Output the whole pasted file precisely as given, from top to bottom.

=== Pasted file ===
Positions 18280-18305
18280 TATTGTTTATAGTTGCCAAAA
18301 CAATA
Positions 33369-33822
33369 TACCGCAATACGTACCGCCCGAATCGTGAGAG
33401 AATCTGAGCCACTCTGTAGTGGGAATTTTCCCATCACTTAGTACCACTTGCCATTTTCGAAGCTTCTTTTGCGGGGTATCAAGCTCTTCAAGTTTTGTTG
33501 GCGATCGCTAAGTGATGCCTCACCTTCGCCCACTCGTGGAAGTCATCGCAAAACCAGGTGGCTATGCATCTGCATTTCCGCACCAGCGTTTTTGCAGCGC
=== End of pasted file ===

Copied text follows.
Positions 18280-18305
18280 TATTGTTTATAGTTGCCAAAA
18301 CAATA
Positions 33369-33822
33369 TACCGCAATACGTACCGCCCGAATCGTGAGAG
33401 AATCTGAGCCACTCTGTAGTGGGAATTTTCCCATCACTTAGTACCACTTGCCATTTTCGAAGCTTCTTTTGCGGGGTATCAAGCTCTTCAAGTTTTGTTG
33501 GCGATCGCTAAGTGATGCCTCACCTTCGCCCACTCGTGGAAGTCATCGCAAAACCAGGTGGCTATGCATCTGCATTTCCGCACCAGCGTTTTTGCAGCGC